Tysk på A-niveau på Grenaa Gymnasium

German class visited local company

Before Grenaa Gymnasium sent all students and staff home due to the government’s corona measures, a German class visited EC Power

Three of the students, Anna Brahe, Julia Dam Olesen and Mie Bech Madsen, explain about the visits, first at EC Power and then at Aarhus University where they had a meeting with students majoring in German language and culture.

“This trip was an eye-opener to me,” Julia says. “I’ve realized that knowing German language and culture opens job opportunities.”

Tyskelever fra Grenaa Gymnasium besøger EC Power

A great way to test one’s German skills

EC Power develops and produces combined heat and power plants and have branches in several European countries including Germany. Because of this they employ Germans at their headquarters near Aarhus.

Prior to the visit the students had made preparations. Some were assigned to prepare a job interview and a job application. Others had made an invitation for a trade exhibition and some had produced an information flyer with advice on job related communication in Germany.

“It was great,” Mie says. Firstly, it was a good way to Tyskelever fra Grenaa Gymnasium besøgte EC Powerspractice not only any coming oral exam, but also a possible job interview with questions and answers.”

She continues. “Secondly, it was a good experience to get to see how one’s German works in a different context than the classroom, and thirdly you learned that being a little nervous is okay because everything went quite well.”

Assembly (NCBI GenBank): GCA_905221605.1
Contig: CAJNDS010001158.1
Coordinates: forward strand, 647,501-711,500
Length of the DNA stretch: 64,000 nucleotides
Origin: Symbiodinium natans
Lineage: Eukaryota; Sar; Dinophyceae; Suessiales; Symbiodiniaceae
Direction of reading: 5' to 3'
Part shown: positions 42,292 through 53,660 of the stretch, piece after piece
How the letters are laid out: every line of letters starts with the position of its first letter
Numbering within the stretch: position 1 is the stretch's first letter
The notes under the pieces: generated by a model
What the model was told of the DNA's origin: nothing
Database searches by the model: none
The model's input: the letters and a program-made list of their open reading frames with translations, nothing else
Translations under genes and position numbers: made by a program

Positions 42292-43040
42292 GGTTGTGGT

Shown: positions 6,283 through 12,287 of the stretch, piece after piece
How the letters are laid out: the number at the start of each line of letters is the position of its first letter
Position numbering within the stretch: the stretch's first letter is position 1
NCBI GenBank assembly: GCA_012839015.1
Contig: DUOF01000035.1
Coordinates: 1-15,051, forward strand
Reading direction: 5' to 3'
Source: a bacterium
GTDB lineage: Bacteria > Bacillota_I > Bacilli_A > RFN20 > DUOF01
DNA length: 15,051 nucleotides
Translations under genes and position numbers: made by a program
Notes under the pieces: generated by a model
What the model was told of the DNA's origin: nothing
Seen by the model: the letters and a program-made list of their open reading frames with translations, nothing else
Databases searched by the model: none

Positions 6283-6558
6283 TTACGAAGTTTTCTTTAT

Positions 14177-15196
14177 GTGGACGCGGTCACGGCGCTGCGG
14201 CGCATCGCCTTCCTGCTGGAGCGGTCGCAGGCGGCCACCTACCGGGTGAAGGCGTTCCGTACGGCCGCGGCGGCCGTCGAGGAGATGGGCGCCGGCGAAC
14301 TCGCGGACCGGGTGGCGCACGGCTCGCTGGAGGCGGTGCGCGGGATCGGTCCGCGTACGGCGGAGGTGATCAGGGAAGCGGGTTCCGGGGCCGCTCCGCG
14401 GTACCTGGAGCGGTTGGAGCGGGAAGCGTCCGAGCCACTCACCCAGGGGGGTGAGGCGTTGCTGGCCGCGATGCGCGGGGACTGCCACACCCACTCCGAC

Anna explains that the trip was part of a curricular unit about differences and similarities in work life and career-making in Germany and Denmark. “We had the opportunity to ask the German staff members about the differences and they explained that their Danish colleagues were a bit more relaxed and less prone to accepting hierarchies, whereas Germans tend to value punctuality and not becoming uncertain Tyskelever fra Grenaa Gymnasium på Aarhus Universitetabout anything.”
“So, if you are to work in Germany or do business with them it is important to know about cultural diffences like this,“ Julia adds. “Otherwise it might be difficult to close deals.”

The students felt very welcome at EC Power. “They made os feel that they had looked forward to meeting us and treated us with pastry and fruit”, Julia says.


What’s it like to study German at the university?

The students also learned a lot from their meeting with four enthusiastic students at Aarhus University. “It was good to hear about their personal experiences and background for studying German,” Anna says. “They were all very good at German and that is also necessary in order to graduate. They also need to be very self-disciplined, and they thought that the study programme is fantastic.”

“I also like our high level German curriculum here at Grenaa Gymnasium. We improve our skills and acquire knowledge about German culture and society and this is useful in many respects,” Mie says.